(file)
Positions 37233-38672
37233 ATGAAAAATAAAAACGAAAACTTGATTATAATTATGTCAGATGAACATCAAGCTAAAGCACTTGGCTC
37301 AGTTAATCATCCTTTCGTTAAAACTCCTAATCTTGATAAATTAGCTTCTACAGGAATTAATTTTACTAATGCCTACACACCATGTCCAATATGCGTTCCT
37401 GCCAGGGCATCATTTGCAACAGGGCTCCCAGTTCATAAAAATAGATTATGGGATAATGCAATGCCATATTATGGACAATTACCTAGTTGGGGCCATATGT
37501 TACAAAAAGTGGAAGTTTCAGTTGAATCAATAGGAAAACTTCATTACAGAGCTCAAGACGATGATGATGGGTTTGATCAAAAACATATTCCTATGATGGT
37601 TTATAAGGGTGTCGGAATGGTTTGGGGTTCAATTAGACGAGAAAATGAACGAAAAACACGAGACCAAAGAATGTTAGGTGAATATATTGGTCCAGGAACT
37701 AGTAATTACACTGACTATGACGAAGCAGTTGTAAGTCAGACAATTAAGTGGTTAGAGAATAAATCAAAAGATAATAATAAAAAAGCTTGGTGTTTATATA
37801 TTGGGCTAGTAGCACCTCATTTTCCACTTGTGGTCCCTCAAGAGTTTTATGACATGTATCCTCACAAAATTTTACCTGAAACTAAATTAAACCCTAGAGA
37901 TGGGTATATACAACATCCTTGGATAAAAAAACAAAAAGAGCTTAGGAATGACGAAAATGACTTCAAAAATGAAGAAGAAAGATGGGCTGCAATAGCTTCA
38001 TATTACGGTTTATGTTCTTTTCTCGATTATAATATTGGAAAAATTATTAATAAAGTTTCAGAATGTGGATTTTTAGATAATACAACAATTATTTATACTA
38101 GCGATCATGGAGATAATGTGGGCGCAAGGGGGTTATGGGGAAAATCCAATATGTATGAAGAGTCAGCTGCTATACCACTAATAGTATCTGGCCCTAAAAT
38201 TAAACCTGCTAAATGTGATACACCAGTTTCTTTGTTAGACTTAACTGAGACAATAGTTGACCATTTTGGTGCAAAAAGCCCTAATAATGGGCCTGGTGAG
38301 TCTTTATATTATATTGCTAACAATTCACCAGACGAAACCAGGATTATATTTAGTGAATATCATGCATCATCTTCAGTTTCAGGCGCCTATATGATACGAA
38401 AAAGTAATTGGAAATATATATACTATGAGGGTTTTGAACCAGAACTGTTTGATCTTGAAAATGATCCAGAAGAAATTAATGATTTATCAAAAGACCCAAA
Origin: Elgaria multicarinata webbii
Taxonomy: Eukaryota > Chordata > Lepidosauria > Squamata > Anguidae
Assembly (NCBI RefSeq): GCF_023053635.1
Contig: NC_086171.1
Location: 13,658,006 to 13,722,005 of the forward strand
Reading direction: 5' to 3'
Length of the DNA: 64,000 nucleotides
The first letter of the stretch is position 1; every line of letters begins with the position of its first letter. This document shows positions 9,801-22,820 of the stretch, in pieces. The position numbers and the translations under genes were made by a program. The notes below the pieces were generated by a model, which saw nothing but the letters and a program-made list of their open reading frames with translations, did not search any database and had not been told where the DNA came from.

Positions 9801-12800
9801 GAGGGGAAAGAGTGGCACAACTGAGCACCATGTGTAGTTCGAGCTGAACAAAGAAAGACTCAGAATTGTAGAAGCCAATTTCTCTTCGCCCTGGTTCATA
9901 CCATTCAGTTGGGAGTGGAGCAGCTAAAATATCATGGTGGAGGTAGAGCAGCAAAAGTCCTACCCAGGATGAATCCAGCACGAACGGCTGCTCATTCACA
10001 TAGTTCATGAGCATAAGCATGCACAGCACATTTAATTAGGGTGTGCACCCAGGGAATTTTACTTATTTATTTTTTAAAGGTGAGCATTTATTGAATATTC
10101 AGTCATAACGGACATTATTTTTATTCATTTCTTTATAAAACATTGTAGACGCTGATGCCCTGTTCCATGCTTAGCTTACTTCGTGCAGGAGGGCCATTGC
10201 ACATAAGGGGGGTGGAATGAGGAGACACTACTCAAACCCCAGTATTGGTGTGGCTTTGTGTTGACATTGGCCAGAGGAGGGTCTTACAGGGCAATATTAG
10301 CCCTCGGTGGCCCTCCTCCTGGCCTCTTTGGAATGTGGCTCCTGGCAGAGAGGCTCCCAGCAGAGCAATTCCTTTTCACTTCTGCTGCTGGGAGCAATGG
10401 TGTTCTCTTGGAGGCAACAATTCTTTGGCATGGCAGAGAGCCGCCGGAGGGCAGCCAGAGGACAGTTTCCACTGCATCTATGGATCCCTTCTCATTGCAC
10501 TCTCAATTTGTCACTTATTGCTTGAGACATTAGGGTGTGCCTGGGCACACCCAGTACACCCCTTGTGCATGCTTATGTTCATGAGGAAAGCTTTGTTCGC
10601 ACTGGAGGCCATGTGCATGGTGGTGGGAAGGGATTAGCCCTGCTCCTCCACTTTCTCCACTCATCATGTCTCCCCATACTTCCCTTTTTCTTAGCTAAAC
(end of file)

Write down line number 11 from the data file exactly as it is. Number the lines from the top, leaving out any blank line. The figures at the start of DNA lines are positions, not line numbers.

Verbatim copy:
38101 GCGATCATGGAGATAATGTGGGCGCAAGGGGGTTATGGGGAAAATCCAATATGTATGAAGAGTCAGCTGCTATACCACTAATAGTATCTGGCCCTAAAAT